Bill shock. It’s one of the harsh realities of the modern world. You sign up to an incredible $40 a month mobile plan with a sweet smartphone handset and 3G or even 4G speeds, and you’re all set. Off you go, gadding about the city watching YouTube clips and live sports, making video calls and running a paperless office while tracking your daily run via GPS.
Then you get the first bill. And it’s $1200. And you can’t imagine what has gone so catastrophically wrong, because if there’s one thing you hardly have time to do with your new smartphone, it’s make any calls.
Left to its own devices, a state-of-the-art smartphone is constantly connected. It pings the nearest tower for a whole host of online updates, from its apps to your email, to maps for GPS, and more. And with 4G networks rolling out around major cities, it’s easier than ever to use your phone the same way you use your home broadband connection.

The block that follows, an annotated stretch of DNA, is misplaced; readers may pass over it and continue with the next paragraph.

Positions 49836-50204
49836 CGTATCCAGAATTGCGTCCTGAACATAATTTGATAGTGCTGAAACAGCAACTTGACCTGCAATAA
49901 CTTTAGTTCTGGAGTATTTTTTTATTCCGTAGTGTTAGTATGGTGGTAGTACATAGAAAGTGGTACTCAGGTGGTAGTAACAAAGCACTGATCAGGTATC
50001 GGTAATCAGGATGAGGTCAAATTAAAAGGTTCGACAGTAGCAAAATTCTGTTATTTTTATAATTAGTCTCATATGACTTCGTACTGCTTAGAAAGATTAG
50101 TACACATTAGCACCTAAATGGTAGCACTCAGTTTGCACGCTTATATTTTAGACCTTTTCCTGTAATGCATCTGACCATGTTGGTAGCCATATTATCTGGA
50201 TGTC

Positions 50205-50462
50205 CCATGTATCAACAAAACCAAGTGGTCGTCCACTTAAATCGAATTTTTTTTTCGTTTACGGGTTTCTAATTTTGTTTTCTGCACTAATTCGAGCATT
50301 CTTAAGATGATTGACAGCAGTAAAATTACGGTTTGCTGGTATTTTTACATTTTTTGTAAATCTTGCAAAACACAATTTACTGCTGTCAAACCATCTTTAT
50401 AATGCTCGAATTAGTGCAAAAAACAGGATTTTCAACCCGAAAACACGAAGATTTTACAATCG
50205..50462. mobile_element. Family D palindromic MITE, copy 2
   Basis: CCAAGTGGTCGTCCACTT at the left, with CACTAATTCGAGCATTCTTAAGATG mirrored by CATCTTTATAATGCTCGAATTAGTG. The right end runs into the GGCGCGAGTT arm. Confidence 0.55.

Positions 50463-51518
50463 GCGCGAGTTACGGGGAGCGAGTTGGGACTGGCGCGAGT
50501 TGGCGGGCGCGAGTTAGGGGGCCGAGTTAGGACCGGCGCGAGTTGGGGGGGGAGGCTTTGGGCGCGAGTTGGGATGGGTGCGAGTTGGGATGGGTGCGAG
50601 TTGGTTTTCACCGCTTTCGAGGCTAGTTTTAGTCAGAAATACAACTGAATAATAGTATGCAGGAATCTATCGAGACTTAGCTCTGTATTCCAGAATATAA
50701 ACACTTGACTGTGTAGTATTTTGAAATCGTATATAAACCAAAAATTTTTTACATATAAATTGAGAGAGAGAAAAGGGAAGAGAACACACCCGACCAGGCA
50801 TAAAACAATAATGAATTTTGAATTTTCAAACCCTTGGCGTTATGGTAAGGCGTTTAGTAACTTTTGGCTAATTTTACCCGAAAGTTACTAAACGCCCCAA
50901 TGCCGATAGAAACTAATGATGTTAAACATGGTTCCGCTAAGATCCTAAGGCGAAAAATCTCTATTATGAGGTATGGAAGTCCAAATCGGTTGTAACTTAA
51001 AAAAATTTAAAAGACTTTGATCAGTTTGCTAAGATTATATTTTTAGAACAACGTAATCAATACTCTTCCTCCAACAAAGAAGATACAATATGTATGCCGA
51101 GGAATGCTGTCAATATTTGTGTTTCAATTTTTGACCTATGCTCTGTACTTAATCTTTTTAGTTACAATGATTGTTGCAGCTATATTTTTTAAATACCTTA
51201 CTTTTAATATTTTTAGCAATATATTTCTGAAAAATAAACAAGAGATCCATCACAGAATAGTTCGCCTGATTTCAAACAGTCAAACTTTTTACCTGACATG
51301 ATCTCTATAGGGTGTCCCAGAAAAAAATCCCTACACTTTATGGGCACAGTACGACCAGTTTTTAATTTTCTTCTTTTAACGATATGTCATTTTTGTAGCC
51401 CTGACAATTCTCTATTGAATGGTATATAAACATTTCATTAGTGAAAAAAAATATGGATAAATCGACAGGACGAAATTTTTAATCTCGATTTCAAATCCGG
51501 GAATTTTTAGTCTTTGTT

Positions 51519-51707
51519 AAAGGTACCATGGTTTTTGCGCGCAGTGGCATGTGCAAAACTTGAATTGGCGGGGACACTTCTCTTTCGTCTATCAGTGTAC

Problem is, the network providers are still being very stingy with their data caps. At home, you’ll have a 200GB limit, or no limit at all. On the mobile, that can be as little as 200MB – though 1.5GB (ie 1500MB) seems to be a common quota now.
Combine social media, app updates, GPS maps (even though your phone knows its own position via satellite, the maps are downloaded) and video and you can chew through 200MB a day very easily. Go over your quota, and your network provider will charge you as much as $2 a megabyte. And that means a 100MB high definition YouTube video will cost you $200 to watch. Hope it was a really, really funny cat.
Fortunately, your smartphone is able to get its net connection via WiFi as well as mobile, and if you combine this ability with some judicious usage behaviour, you should find it easy to stay below that quota.